Pressed On Still-High Rates Of Suspensions, Roxbury Prep Points To Progress
One of Boston’s highest-profile charter schools will face continued state oversight in response to its high rates of student discipline. But school leaders are arguing they’ve already made significant progress — and that a culture change is well underway.
In mid-March, Massachusetts’ education commissioner, Jeff Riley, announced that Roxbury Prep — a school of more than 1,500 students from grades five through 12 — could be placed on probation if it fails to evaluate its disciplinary practices and to reduce its reliance on practices like out-of-school suspension by the end of 2021.
But for Barbara Martinez, a Roxbury Prep spokesperson, now is exactly the wrong time to ring the alarm. “We’ve brought our suspension rate down 65 percent” between 2016 and this year, Martinez said. “That shows our dedication.”
In the Boston Globe Monday, a former Roxbury Prep administrator said the school had fallen into a practice of “suspending students into compliance.”
Martinez denied that, saying the school has spent the last few years looking into the “root causes” of its high rates of suspensions. In response, she said they’ve pursued a number of changes, including “teacher training, positive student engagement, positive reinforcement” and use of restorative-justice practices, in which students discuss disagreements and incidents among themselves.
“We’re really proud of the progress that we’ve made, and we’re going to continue to see that number fall, I hope,” she said.
Martinez added that the school expects a suspension rate of around 10 percent for the current school year. If that’s true, it would bring Roxbury Prep nearly into conformity with other charter schools based in Boston.
It would also bring the school's suspension rate down to a quarter of where it was four years ago. State data show that Roxbury Prep has had among the state’s highest rates of out-of-school suspension from at least 2012 onward.
That was, in part, by design: For example, a Roxbury Prep student handbook (PDF) from the 2012-13 school year includes a pledge to "make no excuses.” Since the late 1990s, when Roxbury Prep was founded, that phrase — “no-excuses” — has been associated with a brand of charter schools that coupled high performance with tough discipline.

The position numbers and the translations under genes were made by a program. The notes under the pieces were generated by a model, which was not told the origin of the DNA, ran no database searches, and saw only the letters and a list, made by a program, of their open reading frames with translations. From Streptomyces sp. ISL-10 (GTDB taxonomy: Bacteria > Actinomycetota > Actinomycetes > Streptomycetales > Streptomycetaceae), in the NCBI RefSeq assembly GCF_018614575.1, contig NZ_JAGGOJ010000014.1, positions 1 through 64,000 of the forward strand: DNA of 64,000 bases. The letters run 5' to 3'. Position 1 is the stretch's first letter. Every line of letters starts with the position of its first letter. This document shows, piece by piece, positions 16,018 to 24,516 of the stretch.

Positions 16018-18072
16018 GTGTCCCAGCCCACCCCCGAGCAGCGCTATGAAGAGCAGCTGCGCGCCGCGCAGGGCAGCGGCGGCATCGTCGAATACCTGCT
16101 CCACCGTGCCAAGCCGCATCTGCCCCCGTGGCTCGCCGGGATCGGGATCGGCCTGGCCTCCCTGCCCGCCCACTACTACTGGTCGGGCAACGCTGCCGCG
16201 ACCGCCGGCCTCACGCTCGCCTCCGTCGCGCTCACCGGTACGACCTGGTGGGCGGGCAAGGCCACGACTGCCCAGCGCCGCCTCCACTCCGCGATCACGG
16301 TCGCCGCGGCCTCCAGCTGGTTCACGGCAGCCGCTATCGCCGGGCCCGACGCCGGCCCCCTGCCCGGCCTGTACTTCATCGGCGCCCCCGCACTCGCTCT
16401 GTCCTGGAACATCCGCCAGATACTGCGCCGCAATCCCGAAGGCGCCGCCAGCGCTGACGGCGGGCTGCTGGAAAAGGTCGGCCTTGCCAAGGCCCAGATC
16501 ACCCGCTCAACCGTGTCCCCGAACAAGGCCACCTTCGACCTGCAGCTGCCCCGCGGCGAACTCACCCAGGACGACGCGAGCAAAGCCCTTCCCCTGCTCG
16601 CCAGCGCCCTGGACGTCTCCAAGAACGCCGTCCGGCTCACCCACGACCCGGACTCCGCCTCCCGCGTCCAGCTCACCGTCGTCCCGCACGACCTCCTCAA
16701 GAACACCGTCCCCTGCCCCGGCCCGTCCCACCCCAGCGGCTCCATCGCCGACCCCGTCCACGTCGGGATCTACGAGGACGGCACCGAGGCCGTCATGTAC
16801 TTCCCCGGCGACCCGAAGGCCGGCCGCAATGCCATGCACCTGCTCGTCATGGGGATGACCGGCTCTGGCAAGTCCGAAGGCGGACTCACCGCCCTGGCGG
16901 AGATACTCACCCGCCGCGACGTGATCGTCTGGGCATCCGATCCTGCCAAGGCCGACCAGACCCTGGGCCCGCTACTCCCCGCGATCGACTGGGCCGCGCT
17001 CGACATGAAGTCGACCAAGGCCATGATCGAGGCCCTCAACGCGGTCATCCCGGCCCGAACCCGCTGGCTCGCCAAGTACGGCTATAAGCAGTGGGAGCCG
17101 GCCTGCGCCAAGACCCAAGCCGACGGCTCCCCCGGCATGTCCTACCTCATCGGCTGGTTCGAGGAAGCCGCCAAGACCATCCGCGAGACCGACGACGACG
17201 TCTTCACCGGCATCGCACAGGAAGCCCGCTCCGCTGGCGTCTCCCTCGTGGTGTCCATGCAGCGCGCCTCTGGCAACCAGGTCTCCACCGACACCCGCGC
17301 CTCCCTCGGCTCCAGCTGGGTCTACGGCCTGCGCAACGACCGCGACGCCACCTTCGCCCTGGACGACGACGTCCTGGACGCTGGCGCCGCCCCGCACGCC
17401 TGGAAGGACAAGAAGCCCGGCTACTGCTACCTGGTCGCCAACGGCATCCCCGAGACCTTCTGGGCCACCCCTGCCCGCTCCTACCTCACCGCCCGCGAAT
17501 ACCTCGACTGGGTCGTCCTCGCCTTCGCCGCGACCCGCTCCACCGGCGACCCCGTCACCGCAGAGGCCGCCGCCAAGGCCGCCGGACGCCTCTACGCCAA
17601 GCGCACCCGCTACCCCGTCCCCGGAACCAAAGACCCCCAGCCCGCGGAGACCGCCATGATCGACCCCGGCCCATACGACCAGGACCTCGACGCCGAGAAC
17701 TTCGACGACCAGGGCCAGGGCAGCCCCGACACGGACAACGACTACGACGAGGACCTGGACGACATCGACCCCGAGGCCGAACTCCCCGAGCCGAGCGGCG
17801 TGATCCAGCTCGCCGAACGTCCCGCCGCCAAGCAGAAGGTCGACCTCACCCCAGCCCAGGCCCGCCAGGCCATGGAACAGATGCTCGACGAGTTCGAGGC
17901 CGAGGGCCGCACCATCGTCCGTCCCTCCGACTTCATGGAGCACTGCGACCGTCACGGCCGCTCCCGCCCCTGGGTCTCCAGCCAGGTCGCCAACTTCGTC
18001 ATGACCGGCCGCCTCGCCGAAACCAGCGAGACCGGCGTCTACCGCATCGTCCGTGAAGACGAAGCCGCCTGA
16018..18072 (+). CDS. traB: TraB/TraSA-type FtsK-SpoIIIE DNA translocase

In the past, Martinez conceded, Roxbury Prep students could be suspended for uniform infractions or other small violations. But she said that’s something the school has “evolved from” in recent years.
Now, Martinez said, the school aims “to use suspensions as a last resort,” in response to “violent offenses, fighting — or something really egregious, like cursing at your teacher during class.” They’ve looked elsewhere for opportunities to help students “grow from errors that they make.”
It's part of a national change, in which charter schools have increasingly walked away from the ‘no-excuses’ label.
In 2016 — 17 years after he co-founded Roxbury Prep — John King, then President Obama's secretary of education, asked a conference of charter-school leaders to find a motivating middle ground between “authoritarian control or no discipline at all.”
But that hyper-structured atmosphere has lingered at Roxbury Prep and schools like it. The 2012 student handbook includes the phrase, “[Our] disciplined environment is largely responsible for the school’s academic success,” followed by a list of dozens of infractions students could commit, earning them demerits.
And indeed, even as Roxbury Prep’s suspension rates were uncommonly high, so too were its test scores: Between 86 and 98 percent of its students scored “proficient” or “advanced” on the eighth-grade English MCAS test from 2009 to 2012, compared to around 60 percent in Boston Public Schools. On the math MCAS, the gaps were even wider.
Massachusetts officials have asked Roxbury Prep to alter its approach to discipline before, including in a 2014 “corrective action plan” that mandated better tracking and stricter confidentiality around suspensions, especially for students with disabilities. (Nearly 38 percent of students with disabilities were suspended from the school last year.)
Martinez said the latest reduction in suspensions is being pursued “across the board,” and that she expects the rate of suspensions for students with disabilities to decline as well.
The state usually publishes school-discipline data in November, which could confirm the rate of change at Roxbury Prep.
But the school faces earlier deadlines, too: They’re required to submit a school-climate evaluation to DESE by the end of this month, followed by an action plan for lowering its suspension rate by the end of May.